Getting vaccinated is an act of LGBTQ equality

JCAA resident Suz Atlas getting her second vaccine dose from Mazzoni Center’s Jasmine Santana.

There’s an extremely simple, low-risk and high-reward thing you can do to help further LGBTQ equality: get a COVID vaccine. The upside to getting the vaccine is immense, both for people personally and for the whole community. And now that vaccines are much easier to be found and are open to all adults, every eligible person should make the appointment and get the pinch. 

Let’s start with the obvious: protecting yourself and people around you. The COVID vaccines are the most effective and practical way to prevent a person from getting and spreading of COVID-19. They also prevent severe symptoms in the rare instance that a vaccinated person gets the virus. But the effects go much farther that just a single person and their sphere of social contacts.

Eligible people getting vaccinated means a safer life for people who are immunocompromised or have health conditions that prevent them from getting the vaccine. It also means a safer life for people who have been vaccinated but have health conditions that pose a risk should they contact the virus (the Pfizer/Moderna vaccines are around 95%, but not 100% effective). A recent CDC report showed that LGBTQ people have a higher prevalence of health conditions — such as asthma, cancer, heart disease and kidney disease — that can lead to severe COVID-19 complications.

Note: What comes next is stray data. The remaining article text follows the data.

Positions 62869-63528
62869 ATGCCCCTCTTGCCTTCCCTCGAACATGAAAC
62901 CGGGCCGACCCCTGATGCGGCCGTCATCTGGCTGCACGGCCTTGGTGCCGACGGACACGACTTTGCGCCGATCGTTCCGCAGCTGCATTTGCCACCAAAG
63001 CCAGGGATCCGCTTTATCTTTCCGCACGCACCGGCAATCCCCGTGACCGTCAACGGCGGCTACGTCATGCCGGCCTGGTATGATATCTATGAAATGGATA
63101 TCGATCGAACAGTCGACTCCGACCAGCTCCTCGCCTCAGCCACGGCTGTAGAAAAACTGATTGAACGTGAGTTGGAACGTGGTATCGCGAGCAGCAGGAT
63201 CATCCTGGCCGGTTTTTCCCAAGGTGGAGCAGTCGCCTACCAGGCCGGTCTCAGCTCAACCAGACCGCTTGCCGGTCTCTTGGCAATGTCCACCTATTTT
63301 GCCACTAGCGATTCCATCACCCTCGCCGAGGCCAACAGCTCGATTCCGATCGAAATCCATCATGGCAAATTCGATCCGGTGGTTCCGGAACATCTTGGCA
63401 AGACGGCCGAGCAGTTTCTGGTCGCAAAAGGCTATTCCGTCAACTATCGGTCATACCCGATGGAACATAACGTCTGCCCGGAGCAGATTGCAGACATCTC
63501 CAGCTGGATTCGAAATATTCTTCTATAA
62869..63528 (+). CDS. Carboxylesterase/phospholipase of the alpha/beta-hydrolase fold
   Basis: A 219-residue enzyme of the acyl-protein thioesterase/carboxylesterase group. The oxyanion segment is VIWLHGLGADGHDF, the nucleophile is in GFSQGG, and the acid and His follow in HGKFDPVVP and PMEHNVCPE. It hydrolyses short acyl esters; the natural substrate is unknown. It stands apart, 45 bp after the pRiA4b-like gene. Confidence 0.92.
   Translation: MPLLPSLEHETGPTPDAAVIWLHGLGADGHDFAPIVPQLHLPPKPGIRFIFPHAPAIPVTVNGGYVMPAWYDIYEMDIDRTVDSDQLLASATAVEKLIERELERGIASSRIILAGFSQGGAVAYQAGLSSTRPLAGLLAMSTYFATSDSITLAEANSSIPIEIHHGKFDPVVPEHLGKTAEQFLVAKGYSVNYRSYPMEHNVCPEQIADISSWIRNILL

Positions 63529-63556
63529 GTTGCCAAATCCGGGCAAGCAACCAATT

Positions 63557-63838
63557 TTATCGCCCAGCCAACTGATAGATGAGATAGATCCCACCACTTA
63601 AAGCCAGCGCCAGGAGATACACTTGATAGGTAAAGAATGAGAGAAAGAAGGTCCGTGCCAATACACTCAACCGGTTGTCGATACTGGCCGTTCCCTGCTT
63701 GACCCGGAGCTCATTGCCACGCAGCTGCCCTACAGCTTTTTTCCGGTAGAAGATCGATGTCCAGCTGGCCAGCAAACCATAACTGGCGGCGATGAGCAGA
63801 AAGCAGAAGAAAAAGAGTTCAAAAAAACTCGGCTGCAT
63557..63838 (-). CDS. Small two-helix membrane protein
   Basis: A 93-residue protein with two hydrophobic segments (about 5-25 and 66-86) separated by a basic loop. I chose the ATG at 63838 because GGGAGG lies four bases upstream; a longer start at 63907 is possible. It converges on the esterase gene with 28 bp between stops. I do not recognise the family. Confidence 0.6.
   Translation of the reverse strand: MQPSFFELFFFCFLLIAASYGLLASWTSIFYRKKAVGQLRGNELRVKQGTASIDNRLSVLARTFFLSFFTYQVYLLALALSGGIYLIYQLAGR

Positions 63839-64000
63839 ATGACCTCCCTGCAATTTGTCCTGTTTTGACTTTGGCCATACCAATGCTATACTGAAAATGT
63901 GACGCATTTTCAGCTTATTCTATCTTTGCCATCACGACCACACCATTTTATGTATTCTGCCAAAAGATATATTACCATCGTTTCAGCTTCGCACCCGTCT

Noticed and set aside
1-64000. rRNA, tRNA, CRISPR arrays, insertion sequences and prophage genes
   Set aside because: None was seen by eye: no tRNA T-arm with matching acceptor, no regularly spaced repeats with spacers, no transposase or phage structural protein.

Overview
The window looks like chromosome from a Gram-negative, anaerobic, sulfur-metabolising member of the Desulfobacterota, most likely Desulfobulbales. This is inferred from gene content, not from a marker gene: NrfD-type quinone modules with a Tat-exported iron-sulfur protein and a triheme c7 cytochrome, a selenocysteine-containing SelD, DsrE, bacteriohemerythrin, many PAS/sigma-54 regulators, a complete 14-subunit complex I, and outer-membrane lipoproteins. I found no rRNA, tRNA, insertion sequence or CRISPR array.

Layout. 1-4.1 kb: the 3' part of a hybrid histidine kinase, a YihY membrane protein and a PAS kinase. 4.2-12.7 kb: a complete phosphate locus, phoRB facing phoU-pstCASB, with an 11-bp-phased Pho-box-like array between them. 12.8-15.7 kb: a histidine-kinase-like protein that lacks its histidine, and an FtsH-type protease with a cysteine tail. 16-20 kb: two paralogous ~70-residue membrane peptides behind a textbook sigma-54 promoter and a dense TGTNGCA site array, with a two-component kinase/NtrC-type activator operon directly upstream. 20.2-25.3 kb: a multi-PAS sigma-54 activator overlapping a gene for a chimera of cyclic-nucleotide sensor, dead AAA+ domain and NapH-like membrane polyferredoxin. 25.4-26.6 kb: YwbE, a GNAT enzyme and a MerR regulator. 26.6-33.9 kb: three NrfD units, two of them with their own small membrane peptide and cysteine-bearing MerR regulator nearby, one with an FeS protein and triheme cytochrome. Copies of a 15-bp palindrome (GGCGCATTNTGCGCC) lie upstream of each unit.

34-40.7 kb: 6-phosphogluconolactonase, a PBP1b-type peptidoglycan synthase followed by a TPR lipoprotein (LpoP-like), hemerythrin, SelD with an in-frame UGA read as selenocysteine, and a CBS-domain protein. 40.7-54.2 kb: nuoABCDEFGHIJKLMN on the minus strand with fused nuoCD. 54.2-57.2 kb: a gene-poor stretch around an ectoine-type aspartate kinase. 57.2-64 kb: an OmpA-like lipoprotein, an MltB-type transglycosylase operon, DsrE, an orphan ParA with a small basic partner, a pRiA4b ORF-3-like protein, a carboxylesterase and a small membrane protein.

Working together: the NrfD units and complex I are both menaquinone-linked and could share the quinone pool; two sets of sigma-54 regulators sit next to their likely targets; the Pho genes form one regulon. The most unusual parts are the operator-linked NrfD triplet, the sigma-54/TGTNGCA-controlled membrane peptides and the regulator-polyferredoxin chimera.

It’s in the best interest of everybody in the community to get vaccinated from a pure health standpoint.

Then there’s the economic standpoint. Getting vaccinated means being able to frequent LGBTQ businesses without having to worry about getting the virus. It means that you’re also helping to keep store employees from worrying about you spreading the virus. And it means that you’re helping those stores continue to stay open by contributing to the COVID-19 decline in the region and preventing another lockdown.

Getting vaccinated also means that eventually our LGBTQ nonprofits will be able to again host in-person fundraising events, which are a large source of funding for many organizations. There are organizations fighting for LGBTQ equality in the public health world, the businesses world, the education world, and many others, and they all suffered because of fewer fundraising opportunities last year. And, as PGN reported this week, getting vaccinated means that events like an in-person Philly Pride festival can happen this year (with certain health requirements).

Our community led the way in HIV/AIDS best practices. We taught the world the importance of testing and contact tracing. And once again, we have the ability to show people how to help beat back another pandemic. We have the ability to lead. 

So, if you are eligible, but wavering about whether or not to get the vaccine, consider how it will impact not just you personally, not just your immediate friends and family, but the entire LGBTQ community. It’s a very simple thing to do, and you’ll be able to say that you contributed in the fight for equality. It will be worth it a hundred times over.